Your portfolio WILL go down!
Maybe even by 30%!
I’m currently re-reading “One up on wall street” by Peter Lynch (must-recommended if you want to learn stock market investing). And a statement there fascinated me.
Peter mentioned something about the average stock fluctuation every year. And I was intrigued to see how true it was. So our team did an analysis of Nifty 50 for the last 23 years (January 2000 till December 2022). We captured the yearly high and low for each year, and calculated the fluctuation* between both.
Here’s what was fascinating - In 19 years out of the 23 years, Nifty’s fluctuation was greater than 20%!
This means that in a majority of the years after 2000 the Nifty has fluctuated by 20% or more (either risen or fallen)
So what does this mean?
All the sensational news that you read in the papers, about “Stock market fell by 5%” or “market 15% down from yearly high” is just that - sensational news. In the past 23 years, 82% of the times there has been a 20% or more fluctuation in the Nifty values. And given the fact that our equity market is doing well, I’d say this is pretty normal!
In fact, the fluctuation between a yearly high and yearly low has been as much as 65%, in 2008! And the average fluctuation over the last 20 years has been between 32-54% (which is what Peter Lynch also says). So don’t worry about the markets falling by 5, 10, 15 or even 20% in any given year. That’s how it has always been, historically.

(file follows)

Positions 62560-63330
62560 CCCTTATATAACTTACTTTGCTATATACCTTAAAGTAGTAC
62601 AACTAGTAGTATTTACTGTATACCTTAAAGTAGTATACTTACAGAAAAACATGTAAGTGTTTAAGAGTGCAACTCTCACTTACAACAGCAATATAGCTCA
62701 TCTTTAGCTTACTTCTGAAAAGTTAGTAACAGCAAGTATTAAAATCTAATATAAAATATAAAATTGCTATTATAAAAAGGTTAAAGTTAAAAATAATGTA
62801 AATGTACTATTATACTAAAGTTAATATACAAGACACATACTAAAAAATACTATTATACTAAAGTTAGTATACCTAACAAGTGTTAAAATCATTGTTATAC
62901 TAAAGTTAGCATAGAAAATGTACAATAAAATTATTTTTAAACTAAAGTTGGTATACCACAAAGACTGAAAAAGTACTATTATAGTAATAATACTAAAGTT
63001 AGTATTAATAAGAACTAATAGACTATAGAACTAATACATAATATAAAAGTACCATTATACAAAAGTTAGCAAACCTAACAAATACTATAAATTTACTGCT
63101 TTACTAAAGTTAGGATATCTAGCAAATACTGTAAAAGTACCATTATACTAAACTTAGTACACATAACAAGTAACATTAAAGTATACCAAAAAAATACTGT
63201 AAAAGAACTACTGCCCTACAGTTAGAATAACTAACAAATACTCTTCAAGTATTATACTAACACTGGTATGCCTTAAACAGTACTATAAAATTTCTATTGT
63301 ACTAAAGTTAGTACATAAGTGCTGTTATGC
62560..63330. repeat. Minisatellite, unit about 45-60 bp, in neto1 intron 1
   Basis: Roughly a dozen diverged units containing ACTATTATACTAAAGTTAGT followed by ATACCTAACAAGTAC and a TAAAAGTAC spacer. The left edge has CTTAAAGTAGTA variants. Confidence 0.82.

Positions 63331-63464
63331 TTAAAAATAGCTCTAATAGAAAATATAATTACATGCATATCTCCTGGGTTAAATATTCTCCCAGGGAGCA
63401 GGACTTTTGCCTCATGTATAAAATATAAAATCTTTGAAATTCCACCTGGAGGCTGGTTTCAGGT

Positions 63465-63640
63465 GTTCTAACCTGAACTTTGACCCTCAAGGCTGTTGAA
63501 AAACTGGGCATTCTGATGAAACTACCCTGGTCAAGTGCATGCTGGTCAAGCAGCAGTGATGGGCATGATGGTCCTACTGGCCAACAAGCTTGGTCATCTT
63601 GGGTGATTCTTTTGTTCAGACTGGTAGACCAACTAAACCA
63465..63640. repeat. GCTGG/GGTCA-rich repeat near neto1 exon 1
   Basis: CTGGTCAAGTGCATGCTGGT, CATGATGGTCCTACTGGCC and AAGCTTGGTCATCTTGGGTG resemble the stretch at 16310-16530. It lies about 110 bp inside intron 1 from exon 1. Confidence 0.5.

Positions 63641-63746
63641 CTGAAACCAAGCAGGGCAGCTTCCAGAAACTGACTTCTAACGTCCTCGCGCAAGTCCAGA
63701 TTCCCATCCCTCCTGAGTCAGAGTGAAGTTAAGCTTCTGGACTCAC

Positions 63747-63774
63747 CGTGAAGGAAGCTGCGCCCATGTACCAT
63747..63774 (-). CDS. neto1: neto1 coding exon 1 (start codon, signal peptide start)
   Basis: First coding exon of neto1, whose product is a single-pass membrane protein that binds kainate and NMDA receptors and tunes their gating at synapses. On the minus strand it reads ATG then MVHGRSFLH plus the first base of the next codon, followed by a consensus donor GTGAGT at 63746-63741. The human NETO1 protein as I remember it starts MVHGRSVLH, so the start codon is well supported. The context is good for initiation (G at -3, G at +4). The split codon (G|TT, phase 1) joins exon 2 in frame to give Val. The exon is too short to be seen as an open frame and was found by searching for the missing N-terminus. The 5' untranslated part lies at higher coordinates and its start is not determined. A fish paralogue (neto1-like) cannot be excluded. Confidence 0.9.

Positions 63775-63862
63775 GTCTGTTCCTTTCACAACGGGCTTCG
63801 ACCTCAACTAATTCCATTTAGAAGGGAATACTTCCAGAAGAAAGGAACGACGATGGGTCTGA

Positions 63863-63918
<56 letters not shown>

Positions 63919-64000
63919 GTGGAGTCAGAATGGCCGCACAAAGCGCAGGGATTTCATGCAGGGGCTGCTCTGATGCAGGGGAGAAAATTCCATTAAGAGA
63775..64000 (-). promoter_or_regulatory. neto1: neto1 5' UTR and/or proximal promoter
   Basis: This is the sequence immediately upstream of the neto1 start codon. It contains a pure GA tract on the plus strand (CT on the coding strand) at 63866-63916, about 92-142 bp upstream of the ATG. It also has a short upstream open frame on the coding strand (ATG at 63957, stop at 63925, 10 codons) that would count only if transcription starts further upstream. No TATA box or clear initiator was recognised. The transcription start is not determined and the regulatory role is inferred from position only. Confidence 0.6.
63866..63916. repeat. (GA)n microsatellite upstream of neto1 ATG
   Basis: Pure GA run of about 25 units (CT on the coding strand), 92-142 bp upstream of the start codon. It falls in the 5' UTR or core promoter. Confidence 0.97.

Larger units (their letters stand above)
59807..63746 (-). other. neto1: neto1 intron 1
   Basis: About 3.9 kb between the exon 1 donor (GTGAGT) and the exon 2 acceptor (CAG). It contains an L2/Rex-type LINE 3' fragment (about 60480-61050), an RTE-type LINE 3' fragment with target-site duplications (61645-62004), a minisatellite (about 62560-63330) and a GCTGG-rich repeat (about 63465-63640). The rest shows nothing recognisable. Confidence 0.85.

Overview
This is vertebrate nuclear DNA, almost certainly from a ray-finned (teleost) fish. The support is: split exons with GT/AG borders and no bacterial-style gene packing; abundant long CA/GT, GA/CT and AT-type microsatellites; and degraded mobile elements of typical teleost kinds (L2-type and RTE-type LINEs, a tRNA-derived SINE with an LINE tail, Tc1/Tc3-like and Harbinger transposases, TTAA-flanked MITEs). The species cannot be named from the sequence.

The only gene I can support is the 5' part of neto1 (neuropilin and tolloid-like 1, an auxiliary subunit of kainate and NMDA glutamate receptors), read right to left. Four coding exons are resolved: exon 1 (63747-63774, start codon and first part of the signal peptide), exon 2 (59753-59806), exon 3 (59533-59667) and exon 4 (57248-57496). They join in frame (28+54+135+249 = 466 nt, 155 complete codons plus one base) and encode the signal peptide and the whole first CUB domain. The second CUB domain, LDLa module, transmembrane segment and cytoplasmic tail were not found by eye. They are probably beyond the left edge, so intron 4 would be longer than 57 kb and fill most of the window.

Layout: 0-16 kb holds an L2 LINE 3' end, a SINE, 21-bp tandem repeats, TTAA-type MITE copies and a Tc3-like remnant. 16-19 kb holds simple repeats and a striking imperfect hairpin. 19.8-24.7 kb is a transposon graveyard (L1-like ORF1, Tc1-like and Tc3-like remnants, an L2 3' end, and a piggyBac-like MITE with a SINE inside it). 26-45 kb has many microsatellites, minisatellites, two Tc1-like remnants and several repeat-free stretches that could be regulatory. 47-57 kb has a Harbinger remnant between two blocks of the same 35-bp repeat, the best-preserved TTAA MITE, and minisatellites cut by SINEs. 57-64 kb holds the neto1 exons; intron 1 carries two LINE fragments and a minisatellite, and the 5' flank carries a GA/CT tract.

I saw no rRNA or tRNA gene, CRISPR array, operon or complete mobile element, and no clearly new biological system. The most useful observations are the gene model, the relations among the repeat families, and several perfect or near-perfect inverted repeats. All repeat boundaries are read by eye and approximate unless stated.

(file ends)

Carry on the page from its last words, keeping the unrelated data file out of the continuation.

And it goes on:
Now a lot of people are worried about investing when the market is at a high value. But here’s what’s interesting - from the year 2000 onwards, no matter when you bought a Nifty Index fund and at what value, if you held it for 6 years or more, you would have been able to sell it and get a positive return. And 65% of the times, the CAGR would have been > 10%.
The point is, if you’re in it for the long term, it honestly doesn’t matter if you invest at an all-time high or if you see your portfolio dropping to even 50% of its value. It’s just been that way historically. The idea is to keep a minimum horizon of at least 5 to 7 years if you’re investing in the stock market, and you’ll be sorted!
But is it practically possible to not think about it for 7 years?
Which is why, irrespective of your age or risk-taking ability, at any given time, you MUST have
an emergency fund and
decent savings in debt (bonds, FD, alternate assets, liquid funds)
It’s a myth that younger folks should invest more money in equity. If you have expenses lined up for the next 1 to 5 years, make sure you have some money in debt products too, so that you don’t need to withdraw your money at a loss if the stock market has fallen.
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Until next week, adios!
* Note that the fluctuation percentage is calculated keeping the “yearly high” as the base. The percentage would be higher if we take “yearly low” as the base.
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